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Neural Redshift: Random Networks are not Random Functions

Damien Teney · Armand Nicolicioiu · Valentin Hartmann · Ehsan Abbasnejad

Arch 4A-E Poster #80
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Wed 19 Jun 5 p.m. PDT — 6:30 p.m. PDT
Oral presentation: Orals 2B Deep learning architectures and techniques
Wed 19 Jun 1 p.m. PDT — 2:30 p.m. PDT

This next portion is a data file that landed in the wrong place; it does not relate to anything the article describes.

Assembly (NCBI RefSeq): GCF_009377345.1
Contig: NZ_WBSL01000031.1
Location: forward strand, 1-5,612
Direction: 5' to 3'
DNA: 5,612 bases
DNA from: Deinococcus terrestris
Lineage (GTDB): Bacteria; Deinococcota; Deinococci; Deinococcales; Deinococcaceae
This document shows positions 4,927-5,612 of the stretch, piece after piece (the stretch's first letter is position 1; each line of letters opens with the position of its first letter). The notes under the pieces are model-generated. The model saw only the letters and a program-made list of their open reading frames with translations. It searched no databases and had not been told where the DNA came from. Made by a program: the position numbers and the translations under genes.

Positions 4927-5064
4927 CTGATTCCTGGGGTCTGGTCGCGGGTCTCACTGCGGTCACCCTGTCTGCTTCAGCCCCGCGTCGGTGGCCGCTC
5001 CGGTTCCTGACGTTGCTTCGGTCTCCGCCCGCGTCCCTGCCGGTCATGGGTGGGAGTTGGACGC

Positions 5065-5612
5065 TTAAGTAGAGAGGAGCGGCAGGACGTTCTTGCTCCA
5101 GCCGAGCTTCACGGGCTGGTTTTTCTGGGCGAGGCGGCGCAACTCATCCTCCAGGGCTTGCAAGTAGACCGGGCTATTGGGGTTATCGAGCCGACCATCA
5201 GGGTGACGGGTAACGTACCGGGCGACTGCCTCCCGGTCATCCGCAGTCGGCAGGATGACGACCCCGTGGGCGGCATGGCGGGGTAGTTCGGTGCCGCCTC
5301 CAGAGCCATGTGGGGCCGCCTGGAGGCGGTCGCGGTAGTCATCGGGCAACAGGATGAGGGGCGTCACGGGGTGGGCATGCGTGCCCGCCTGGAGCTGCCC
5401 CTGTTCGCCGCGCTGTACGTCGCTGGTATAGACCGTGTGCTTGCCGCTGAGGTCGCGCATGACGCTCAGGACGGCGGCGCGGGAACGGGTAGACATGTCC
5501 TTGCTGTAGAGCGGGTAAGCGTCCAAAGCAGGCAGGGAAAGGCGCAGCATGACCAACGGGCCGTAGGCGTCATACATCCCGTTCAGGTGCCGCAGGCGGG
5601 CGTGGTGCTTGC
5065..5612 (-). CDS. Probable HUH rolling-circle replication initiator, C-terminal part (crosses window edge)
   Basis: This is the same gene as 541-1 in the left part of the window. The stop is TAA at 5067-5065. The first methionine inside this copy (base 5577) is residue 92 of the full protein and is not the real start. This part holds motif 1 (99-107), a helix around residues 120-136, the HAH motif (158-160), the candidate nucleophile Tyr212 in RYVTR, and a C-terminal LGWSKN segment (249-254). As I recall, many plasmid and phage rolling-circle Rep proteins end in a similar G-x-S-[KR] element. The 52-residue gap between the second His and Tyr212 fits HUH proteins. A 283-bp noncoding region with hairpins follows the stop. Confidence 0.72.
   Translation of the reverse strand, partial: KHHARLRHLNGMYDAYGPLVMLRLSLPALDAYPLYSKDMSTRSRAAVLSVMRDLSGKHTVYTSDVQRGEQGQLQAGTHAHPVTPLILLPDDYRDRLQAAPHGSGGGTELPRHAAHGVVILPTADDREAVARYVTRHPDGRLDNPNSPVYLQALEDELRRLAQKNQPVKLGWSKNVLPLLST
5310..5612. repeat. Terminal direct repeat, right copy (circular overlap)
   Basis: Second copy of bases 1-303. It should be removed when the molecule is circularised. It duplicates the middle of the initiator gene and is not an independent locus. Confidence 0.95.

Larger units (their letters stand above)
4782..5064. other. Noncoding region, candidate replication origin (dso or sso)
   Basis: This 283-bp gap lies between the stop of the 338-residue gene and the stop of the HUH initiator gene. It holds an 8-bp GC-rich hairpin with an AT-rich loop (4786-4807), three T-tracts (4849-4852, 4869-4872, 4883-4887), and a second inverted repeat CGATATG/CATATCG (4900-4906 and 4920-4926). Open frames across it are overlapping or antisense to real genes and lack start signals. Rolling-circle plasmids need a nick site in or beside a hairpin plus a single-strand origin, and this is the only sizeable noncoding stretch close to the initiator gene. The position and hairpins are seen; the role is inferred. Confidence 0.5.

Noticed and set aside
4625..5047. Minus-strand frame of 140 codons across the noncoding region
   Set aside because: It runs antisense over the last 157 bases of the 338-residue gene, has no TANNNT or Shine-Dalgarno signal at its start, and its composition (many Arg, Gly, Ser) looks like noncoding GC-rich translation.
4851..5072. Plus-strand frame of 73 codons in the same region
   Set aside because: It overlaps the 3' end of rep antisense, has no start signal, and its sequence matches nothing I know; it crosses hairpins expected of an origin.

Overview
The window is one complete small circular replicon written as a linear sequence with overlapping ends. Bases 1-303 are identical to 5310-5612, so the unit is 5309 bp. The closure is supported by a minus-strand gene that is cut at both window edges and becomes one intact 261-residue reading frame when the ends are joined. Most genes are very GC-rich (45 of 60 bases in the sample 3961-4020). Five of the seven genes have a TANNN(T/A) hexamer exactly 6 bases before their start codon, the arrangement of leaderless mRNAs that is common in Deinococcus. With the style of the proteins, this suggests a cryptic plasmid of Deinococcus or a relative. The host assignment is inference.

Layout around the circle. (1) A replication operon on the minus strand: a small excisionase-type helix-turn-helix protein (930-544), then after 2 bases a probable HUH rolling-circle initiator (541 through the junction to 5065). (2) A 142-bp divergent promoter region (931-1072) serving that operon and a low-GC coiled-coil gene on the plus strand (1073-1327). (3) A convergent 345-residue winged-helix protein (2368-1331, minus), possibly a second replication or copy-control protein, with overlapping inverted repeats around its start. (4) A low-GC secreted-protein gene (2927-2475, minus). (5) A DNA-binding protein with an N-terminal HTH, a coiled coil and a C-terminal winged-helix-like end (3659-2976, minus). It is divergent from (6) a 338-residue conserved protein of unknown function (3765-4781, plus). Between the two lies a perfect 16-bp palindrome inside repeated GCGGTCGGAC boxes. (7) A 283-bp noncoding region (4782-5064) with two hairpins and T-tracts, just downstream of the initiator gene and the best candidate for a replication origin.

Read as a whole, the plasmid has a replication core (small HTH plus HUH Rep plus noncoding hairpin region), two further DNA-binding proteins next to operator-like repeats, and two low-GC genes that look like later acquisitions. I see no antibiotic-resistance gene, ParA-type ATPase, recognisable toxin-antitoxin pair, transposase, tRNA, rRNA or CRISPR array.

Context. Our understanding of the generalization capabilities of neural networks (NNs) is incomplete. The prevailing explanation is based on implicit biases of gradient descent (GD) but it cannot account for recent findings of the capabilities of models found by gradient-free methods nor the `simplicity bias' observed even in untrained networks. This study seeks the source of inherent properties of NNs.Findings. To characterize inductive biases provided by architectures independently from GD, we examine networks of random weights and show that they do not correspond to random functions. We characterize the functions implemented by various architectures using decompositions in Fourier and polynomial bases and compressed representations. Even simple MLPs have strong inductive biases:uniform sampling in parameter space yields a strongly biased sampling of functions in frequency, order, and compressibility. Popular components including ReLUs, residual connections, and normalizations induce a bias toward the lower end of these measures,accounting for the ``simplicity bias'' frequently attributed to (S)GD. We also show that transformer-based sequence models inherit similar properties from their building blocks.Implications. We provide a fresh explanation for the success of deep learning compatible with recent observations, complementing those based on gradient-based optimization. This also points at future avenues for controlling the solutions implemented in trained models.

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